She would ask me to set the nee-dle back to the beginning of the song while she got her breath back. Then she'd start again. I was sitting on the floor next to her.
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I watched her sing in the mirror. And I was as excited and happy as she was when she succeeded in duplicating the intonations of the singer. Everybody listened, even my father and mother, even Grandma Dion, who'd come to live with us after my grandfather's death. She was already very old and nearly infirm. She didn't speak very much. She had a phobia about open doors. She told us all the time to close them to keep out the flies, even the cellar door, even in the mid-dle of winter, when there were no flies anywhere.
Maman was wonderful to her. She gave her her own room, on the first floor, and she moved to the second floor with Papa. She took care of her, washed her, changed her like a baby. She even helped her eat and get dressed. I don't know if I'd have the courage and the strength to do some-thing like that, but I absolutely admire those who do it, whether for family members or as a profession. I'm certain that they find pleasure in some part of it. Doing good does you good; it makes you a bigger person. Once more I see Grandma, huddled in her rocking chair, lost, completely lost in her thoughts.
She would smile all the time. Even when you couldn't hear yourself think in the house, because there were several kinds of music playing at the same time. For example, Ghislaine and Claudette, my godmother, would be singing upstairs in the girl's big bedroom. Down below, Jacques would be playing the guitar, Clement the drums, Daniel the piano. Michel was listening to his jazz records. Another of my sisters was talking on the telephone. And sometimes the TV was playing over all of that.
But most often, someone, my father or my mother, imposed some order on the chaos and everybody ended up making music together. This could last hours, all evening, if not through part of the night. Grandma stayed in her rocker and watched her sons family make music, playing reels as old as the earth itself or doing versions of the. And maybe a little deaf, as well. I wanted this life to last for-ever. It was sweet and good. I must say I had a very unfettered child-hood. It surprises me today that I didn't become a lazy, spoiled woman. I never got a spanking in my whole life, neither from my parents nor from any of my brothers and sisters.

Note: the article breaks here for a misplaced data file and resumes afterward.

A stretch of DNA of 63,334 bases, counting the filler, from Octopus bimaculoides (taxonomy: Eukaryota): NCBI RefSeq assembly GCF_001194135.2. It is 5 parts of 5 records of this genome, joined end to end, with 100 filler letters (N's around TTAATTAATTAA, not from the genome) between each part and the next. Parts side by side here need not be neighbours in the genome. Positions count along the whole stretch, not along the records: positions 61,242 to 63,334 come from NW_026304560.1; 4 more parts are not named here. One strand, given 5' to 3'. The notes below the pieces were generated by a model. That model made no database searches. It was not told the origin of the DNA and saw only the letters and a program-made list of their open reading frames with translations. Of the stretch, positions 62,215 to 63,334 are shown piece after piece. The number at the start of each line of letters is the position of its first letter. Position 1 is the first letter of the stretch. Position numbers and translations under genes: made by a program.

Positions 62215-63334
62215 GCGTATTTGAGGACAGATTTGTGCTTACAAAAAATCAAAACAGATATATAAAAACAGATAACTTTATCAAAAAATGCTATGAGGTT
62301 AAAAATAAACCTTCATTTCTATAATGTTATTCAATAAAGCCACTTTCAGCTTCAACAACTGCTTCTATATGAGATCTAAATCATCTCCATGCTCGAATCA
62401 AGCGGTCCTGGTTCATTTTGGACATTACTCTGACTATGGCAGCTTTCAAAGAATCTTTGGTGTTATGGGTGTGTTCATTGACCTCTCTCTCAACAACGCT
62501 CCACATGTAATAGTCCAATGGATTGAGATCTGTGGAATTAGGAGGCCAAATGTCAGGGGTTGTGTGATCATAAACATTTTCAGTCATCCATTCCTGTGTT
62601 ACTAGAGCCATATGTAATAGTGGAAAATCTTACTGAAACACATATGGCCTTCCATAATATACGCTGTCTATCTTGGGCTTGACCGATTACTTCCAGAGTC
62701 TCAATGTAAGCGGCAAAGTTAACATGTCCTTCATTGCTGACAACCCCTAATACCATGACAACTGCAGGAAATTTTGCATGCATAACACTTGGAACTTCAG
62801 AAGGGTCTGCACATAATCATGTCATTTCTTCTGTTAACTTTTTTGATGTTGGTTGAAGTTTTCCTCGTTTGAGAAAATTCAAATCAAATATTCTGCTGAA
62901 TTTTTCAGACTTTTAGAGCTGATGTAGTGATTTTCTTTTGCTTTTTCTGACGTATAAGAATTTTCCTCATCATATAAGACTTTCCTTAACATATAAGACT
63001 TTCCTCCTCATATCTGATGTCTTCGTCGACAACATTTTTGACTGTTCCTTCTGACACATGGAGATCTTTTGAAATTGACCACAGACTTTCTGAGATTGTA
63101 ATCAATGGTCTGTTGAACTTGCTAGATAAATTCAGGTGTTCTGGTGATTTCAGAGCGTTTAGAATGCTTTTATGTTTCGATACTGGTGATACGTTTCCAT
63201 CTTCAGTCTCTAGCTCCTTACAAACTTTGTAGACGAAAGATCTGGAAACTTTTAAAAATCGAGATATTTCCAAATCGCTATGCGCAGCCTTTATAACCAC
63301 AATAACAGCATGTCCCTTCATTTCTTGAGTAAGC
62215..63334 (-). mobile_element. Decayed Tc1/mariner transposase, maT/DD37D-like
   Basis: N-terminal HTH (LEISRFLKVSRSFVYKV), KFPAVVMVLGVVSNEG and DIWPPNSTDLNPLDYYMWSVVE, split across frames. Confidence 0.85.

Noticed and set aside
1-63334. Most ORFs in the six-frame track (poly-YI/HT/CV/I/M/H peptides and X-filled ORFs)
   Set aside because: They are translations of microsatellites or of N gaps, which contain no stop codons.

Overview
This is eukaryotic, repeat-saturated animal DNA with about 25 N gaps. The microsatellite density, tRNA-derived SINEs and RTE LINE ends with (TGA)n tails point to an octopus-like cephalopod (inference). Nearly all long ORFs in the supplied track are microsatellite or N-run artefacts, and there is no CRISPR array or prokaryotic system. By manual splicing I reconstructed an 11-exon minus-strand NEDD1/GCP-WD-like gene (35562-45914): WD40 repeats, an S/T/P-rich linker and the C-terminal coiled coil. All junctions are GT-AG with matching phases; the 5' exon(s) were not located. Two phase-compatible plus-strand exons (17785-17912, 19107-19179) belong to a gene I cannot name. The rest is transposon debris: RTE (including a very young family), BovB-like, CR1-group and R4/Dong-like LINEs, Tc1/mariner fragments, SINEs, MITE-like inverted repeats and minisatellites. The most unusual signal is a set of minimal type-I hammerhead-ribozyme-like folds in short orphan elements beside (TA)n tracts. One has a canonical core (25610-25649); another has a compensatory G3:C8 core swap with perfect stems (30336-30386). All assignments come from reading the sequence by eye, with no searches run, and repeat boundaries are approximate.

Not a slap either, nothing physical. We didn't do that kind of thing. To me or to the others. My mother did, however, have a way of punishing me that was just as efficient as a smack on the cheek. One day, when I must have been four or five, I was with my parents at the shopping center in Repentigny , which was near us. I wanted to go to the toy store.
I'd been a few times with my mother or with one of my sisters. Several Barbie dolls that I owned came from that store. But on that day, my parents were in a hurry, especially my father. There was no way we were going into the treasure chest. When I saw that there was nothing to hope for as far as my father was concerned, I began begging my mother. But she said no too. And you've already got enough toys at the house. So I threw a real tantrum. I cried my heart out, stamped my feet, and yelled.
You could hear me from one end of the mall to the other. I was so angry I no longer saw anything around me. Suddenly I real-ized I was completely alone. I turned around and saw my parents heading for the exit.
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They'd simply left me there. I had the scare of my life! In thirty seconds, I'd caught up with them. And I hung on to my mother. That's the kind of lesson she gave me when I acted like a spoiled child. She punished me with coldness or indifference. Never by hitting me, or hollering at me or shouting at me. Her authority was enough to set things straight. I also cried my heart out the day I entered nursery school. I like to hear my mother recount that scene of horror. I had to leave the cozy, comfortable family nest and live every day for hours far away from my mother.